Abrasion-corrosion and stress corrosion resistance of a 9Cr-2Ni-0.7Mo steel in simulated mine water

Master Thesis


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University of Cape Town

The locally (RSA) developed 9Cr-2Ni-0.7Mo steel designated 927 formed the subject of this study. Its abrasion-corrosion and stress corrosion performances were assessed in laboratory tests simulating the underground environment in South African gold mines. The results indicate that the alloy performs favourably in abrasive-corrosive applications, outperforming several other higher chromium containing steels which have been designed for the purpose. The alloy is also highly resistant to sec at free corrosion potential in simulated mine water. The good abrasion-corrosion resistance is attributed to the adequate corrosion resistance of the alloy acting in conjunction with the favourable combination of strength and toughness afforded the alloy by its fine grain size and microduplex microstructure of martensite and interlath retained austenite. The production variables of plate thickness and prior cold working were found to exert negligible influence on corrosion-abrasion resistance. This is ascribed to the small influence of these processes on the hardness and associated mechanical properties due the inherent low work hardening ability of the alloy. Slow strain rate (SSR) stress corrosion cracking tests were performed on the alloy in four microstructural conditions viz. as-rolled, tempered, welded and post weld heat treated. The material showed an immunity to sec in all the microstructural conditions for tests conducted at open circuit potential. This apparent immunity is attributed to the difficulty in initiating sec by pitting on the plain specimens over the relatively short test durations. Polarisation to extreme cathodic potentials (-1200m V) resulted in hydrogen embrittlement of this high strength alloy with failure predominantly along prior austenite grain boundaries. Anodic potentials in the excess of OmV induced tunnel-like corrosion pitting attack. Fractographical evidence of sec at the base of these pits indicates the development of the conditions necessary for sec within the pit confines. This is cited as evidence in support of the hypothesis of sec initiation difficulty.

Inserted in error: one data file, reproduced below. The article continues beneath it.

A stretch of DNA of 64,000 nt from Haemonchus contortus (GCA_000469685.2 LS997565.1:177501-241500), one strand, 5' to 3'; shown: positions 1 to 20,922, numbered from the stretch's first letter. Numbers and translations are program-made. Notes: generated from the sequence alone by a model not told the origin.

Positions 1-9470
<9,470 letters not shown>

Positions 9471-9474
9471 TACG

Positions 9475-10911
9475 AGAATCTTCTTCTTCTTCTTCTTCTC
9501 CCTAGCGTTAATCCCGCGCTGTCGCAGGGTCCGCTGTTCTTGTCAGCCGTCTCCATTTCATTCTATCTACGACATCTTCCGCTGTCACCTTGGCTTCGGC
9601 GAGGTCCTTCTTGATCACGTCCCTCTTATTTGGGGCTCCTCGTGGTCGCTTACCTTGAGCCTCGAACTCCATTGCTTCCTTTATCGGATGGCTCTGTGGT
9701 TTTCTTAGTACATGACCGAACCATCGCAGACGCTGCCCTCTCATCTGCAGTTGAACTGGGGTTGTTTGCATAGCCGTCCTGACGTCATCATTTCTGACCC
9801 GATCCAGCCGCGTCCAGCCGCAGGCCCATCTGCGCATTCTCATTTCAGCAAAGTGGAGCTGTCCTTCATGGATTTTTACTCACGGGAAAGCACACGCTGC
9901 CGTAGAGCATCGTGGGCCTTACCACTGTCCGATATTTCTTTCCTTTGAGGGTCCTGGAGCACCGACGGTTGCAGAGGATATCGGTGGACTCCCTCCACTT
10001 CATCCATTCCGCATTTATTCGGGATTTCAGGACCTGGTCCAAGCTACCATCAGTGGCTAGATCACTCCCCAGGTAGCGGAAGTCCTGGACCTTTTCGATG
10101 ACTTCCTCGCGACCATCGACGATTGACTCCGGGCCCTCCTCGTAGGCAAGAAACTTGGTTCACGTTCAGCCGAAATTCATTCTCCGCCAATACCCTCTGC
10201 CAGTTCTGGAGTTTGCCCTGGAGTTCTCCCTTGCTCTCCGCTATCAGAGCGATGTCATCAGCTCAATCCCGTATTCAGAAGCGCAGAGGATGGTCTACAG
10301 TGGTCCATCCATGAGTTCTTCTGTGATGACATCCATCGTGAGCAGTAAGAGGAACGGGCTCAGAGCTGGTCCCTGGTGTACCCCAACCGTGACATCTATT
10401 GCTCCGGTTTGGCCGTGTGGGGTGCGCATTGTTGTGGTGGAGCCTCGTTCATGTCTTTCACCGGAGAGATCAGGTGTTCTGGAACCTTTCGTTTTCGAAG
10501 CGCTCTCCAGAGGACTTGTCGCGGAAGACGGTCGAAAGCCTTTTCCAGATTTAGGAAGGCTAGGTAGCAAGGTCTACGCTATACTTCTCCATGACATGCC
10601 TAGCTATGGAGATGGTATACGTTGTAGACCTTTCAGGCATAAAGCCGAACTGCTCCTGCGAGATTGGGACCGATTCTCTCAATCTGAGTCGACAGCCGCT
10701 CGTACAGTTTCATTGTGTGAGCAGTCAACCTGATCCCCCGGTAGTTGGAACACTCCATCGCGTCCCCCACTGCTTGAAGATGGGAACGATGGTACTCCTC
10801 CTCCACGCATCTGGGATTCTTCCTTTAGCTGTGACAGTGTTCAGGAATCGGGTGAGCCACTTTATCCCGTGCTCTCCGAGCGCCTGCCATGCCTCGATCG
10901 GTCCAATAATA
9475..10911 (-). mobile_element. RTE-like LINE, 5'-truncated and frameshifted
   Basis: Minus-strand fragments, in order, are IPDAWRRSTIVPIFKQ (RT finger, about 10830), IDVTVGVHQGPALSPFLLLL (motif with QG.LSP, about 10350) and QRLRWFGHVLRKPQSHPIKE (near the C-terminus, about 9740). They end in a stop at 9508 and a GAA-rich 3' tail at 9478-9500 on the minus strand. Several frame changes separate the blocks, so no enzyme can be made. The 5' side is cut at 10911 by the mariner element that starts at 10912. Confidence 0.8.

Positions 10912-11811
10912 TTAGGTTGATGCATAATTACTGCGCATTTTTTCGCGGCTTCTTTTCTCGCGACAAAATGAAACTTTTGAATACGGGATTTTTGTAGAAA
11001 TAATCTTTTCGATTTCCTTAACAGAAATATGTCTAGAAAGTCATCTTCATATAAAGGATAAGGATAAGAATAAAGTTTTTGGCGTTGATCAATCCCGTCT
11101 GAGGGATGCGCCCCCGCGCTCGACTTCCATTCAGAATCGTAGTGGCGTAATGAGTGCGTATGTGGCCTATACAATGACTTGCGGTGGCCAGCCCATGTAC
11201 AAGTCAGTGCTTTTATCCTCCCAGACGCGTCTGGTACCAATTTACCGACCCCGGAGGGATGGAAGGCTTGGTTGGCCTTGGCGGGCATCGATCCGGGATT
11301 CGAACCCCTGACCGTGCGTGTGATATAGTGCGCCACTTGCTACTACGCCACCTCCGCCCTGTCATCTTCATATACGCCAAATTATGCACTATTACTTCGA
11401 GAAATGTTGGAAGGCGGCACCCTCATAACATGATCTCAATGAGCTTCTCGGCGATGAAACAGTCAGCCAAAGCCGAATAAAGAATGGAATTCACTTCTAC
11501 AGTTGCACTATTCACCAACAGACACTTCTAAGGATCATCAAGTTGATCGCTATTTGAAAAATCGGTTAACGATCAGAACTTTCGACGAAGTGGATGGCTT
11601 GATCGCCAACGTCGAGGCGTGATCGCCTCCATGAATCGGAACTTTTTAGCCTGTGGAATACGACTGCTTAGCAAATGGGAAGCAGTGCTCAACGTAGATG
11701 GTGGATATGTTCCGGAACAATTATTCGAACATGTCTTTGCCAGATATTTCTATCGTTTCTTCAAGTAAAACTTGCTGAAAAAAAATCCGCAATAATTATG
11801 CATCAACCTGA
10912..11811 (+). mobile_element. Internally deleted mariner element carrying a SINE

Bibliography: pages 101-109.